"남자가 공원에서 뜁니다."

Translation:The man runs at the park.

September 9, 2017

50 Comments


https://www.duolingo.com/ShannenCassidyW

If 뜁니다 can be run or jump how do you know which one it is ?

October 29, 2017

https://www.duolingo.com/Mokurai

We have a lot of that in English.

Her run of luck seemed to run out with a run in her stocking.

He wound the bandage around the wound.

They rocked the rock back and forth to clear it away before the rock concert.

The information on the seal's death was put under seal.

There was scream at a high pitch as the man gave the first pitch with the pitch-covered ball while others worked to pitch a tent on the pitch.

August 8, 2018

https://www.duolingo.com/TWICEx2

I think this is more of a case in which two different words mean the same. Your examples are single words with different meanings.

December 5, 2018

https://www.duolingo.com/Ash-Fred
Mod
  • 1341

You can't without context. Both run and jump are accepted.

March 5, 2018

https://www.duolingo.com/KathySou

That is my exactly my question.

March 7, 2018

https://www.duolingo.com/carmenmsouza

I think I will need to watch a lot of video classes before try to finish this. I didnt get most of the particles

September 12, 2017

https://www.duolingo.com/KathySou

Me too

March 7, 2018

https://www.duolingo.com/Flows9

Yep, me too

September 16, 2018

https://www.duolingo.com/eunkeum

Difference between 달립니다 and 뜁니다?

January 19, 2018

https://www.duolingo.com/nbnsldv

달립니다 is only "run", while 뜁니다 is "jump" and "run"

April 1, 2018

https://www.duolingo.com/sarabenhmida

Should't it be "to the park" ?

September 9, 2017

https://www.duolingo.com/euxsy

It should be in the park because 에서 suggests something taking place in the location. 까지 (to/until) should be used if you want to say to the park.

September 17, 2017

https://www.duolingo.com/Ms.Reed

Isn't "에서" supposed to be "from"?

November 4, 2017

https://www.duolingo.com/George526247

It means "at", almost always, i.e. the location where an action takes place. Only when there's also a destination mentioned, does it translate to "from" in English.

September 28, 2018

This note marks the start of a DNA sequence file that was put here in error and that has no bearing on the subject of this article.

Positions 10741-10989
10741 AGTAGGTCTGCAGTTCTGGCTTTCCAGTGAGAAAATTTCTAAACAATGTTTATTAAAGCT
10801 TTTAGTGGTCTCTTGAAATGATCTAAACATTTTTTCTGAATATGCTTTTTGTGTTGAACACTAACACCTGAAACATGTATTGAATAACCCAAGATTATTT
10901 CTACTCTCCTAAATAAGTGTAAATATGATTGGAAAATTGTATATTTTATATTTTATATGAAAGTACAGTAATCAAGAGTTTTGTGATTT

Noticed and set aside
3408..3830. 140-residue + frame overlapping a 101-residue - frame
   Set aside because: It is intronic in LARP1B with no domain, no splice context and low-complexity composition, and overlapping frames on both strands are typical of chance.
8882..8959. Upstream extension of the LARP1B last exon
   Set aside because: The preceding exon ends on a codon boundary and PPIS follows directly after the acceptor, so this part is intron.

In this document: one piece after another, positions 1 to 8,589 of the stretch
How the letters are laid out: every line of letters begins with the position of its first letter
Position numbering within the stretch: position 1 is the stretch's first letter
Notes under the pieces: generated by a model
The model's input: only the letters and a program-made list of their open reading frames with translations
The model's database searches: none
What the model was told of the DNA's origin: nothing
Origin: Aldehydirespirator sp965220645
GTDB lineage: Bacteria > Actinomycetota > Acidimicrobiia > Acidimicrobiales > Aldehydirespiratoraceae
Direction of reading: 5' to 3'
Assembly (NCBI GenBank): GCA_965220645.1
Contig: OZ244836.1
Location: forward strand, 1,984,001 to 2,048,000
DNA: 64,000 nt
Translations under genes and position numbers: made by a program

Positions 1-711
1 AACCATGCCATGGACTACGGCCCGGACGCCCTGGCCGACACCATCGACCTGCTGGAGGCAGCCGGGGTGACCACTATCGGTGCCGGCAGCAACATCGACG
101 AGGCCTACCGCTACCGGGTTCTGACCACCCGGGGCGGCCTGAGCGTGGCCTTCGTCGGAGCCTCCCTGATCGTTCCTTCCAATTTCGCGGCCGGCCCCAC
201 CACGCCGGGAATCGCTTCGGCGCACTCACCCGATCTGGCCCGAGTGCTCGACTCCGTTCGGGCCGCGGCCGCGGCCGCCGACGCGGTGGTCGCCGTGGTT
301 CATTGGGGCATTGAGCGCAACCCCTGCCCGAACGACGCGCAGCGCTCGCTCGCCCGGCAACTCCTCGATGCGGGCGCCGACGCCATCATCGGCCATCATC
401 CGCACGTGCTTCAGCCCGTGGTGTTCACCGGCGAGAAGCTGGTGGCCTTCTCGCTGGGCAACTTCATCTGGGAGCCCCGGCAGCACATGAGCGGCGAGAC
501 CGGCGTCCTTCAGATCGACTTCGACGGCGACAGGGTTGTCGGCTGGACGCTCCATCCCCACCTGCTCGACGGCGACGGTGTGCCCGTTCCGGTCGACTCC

https://www.duolingo.com/junnietrbl

That's 에게서

September 16, 2018

https://www.duolingo.com/GiovanniSantucci

No, that's an indirect object version of from.

January 13, 2019

https://www.duolingo.com/Ash-Fred
Mod
  • 1341

"남자가 공원으로 뜁니다."

September 9, 2017

https://www.duolingo.com/seagudinski7

How do you know if 뜁니다 means jump or run?

November 7, 2017

https://www.duolingo.com/lang864129

男子가 公園에서 뜁니다

March 10, 2018

https://www.duolingo.com/Mokurai

"뜁니다" Oh, that takes me back! To Peace Corps training, specifically, and this children's song.

산톢이 톢이 야

어디로 가는야

깡쭝 깡쭝 뛰면서

어디로 가는야

August 8, 2018

https://www.duolingo.com/huffletuff

Can either 뜁니다 or 달립니다 be used in this case?

September 10, 2017

https://www.duolingo.com/angelika1102

"뜁니다" is means Jump, and Run. So it would be better to use "달립니다"

September 20, 2017

https://www.duolingo.com/magehand

Is "The man at the park runs" also correct? Because the English grammar in this is rather off

December 13, 2017

https://www.duolingo.com/KrystleChe

Korean sentences have a different format than English ones.

February 24, 2018

https://www.duolingo.com/LeasaToled

That's how it is in Spanish they put the action before

July 25, 2018

https://www.duolingo.com/muanui

How do i know when it can translate to "run" or "jump" ?

January 7, 2018

https://www.duolingo.com/nbnsldv

i don't get how to know when it's "to" and when it's "at" lmao can someone please explain?

April 1, 2018

https://www.duolingo.com/chaejjang

How was 뜁나다 formed

October 14, 2017

https://www.duolingo.com/Felix455765

I think 뛰다 is the jump\runs verb, and ㅂ니다 is a official formal style

February 24, 2018

https://www.duolingo.com/khadija571558

I google translated 뜁 and it says its to skip?

July 10, 2018

https://www.duolingo.com/CelineSlowTurtle

Its because 뛰 is the actual word, and ㅂ니다 describes you doing it. Together it is 뜁니더. So it's like 뛰 that means to jump and with ㅂ니다 it means jumping.

January 22, 2019

https://www.duolingo.com/CelineSlowTurtle

I meant 뜁니다

January 22, 2019

https://www.duolingo.com/DarthMalcolm

The man jumps in the park, should also be correct am I right?

December 7, 2018

https://www.duolingo.com/Ash-Fred
Mod
  • 1341

Yes, and it is currently accepted.

December 22, 2018

https://www.duolingo.com/FoxyJeon

For fr, who even jumps to the park

March 11, 2019

https://www.duolingo.com/bey0ndtan

The "뙵니다" means "runs at" while "달립니다" means just "run"

January 3, 2019

https://www.duolingo.com/MoriahThom8

남자가 공원에서 뜁니다.

January 21, 2019

https://www.duolingo.com/YanaEvgeni

How would you add 메일 to the sentence?

January 28, 2019

https://www.duolingo.com/MoriahThom8

Hi Yana, Add the word 메일 = mail, why? 남자가 공원에서 뜁니다. The man at the park jumps.

January 28, 2019

https://www.duolingo.com/rainy3000

I said "the man runs in the park" and got it right. But is there a difference between "in" and "at"?

February 3, 2019

https://www.duolingo.com/FriedJessicaaaaa

Just for a tip: You can't figure out whether 뜁니다 is either jump or run because of context clues.